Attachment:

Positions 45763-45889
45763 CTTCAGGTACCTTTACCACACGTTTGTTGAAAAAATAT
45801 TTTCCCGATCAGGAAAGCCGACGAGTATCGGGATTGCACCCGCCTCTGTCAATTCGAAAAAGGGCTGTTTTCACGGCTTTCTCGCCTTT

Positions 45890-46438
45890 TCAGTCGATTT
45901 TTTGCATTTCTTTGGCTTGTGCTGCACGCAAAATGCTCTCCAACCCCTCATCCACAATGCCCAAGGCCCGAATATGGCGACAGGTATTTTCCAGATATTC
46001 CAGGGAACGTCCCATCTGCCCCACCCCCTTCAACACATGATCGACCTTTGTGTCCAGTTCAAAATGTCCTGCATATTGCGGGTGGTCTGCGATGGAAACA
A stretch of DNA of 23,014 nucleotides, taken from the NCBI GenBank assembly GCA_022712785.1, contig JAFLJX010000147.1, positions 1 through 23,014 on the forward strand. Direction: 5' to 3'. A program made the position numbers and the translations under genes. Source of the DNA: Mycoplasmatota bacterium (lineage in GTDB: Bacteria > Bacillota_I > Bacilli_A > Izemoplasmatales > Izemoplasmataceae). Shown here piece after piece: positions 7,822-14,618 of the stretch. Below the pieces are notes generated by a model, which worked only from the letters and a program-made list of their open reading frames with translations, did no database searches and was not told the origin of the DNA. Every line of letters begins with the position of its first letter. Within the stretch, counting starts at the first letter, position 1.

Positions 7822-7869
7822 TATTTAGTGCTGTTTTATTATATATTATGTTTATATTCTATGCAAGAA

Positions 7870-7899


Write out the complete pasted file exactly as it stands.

Positions 45763-45889
45763 CTTCAGGTACCTTTACCACACGTTTGTTGAAAAAATAT
45801 TTTCCCGATCAGGAAAGCCGACGAGTATCGGGATTGCACCCGCCTCTGTCAATTCGAAAAAGGGCTGTTTTCACGGCTTTCTCGCCTTT

Positions 45890-46438
45890 TCAGTCGATTT
45901 TTTGCATTTCTTTGGCTTGTGCTGCACGCAAAATGCTCTCCAACCCCTCATCCACAATGCCCAAGGCCCGAATATGGCGACAGGTATTTTCCAGATATTC
46001 CAGGGAACGTCCCATCTGCCCCACCCCCTTCAACACATGATCGACCTTTGTGTCCAGTTCAAAATGTCCTGCATATTGCGGGTGGTCTGCGATGGAAACA
A stretch of DNA of 23,014 nucleotides, taken from the NCBI GenBank assembly GCA_022712785.1, contig JAFLJX010000147.1, positions 1 through 23,014 on the forward strand. Direction: 5' to 3'. A program made the position numbers and the translations under genes. Source of the DNA: Mycoplasmatota bacterium (lineage in GTDB: Bacteria > Bacillota_I > Bacilli_A > Izemoplasmatales > Izemoplasmataceae). Shown here piece after piece: positions 7,822-14,618 of the stretch. Below the pieces are notes generated by a model, which worked only from the letters and a program-made list of their open reading frames with translations, did no database searches and was not told the origin of the DNA. Every line of letters begins with the position of its first letter. Within the stretch, counting starts at the first letter, position 1.

Positions 7822-7869
7822 TATTTAGTGCTGTTTTATTATATATTATGTTTATATTCTATGCAAGAA

Positions 7870-7899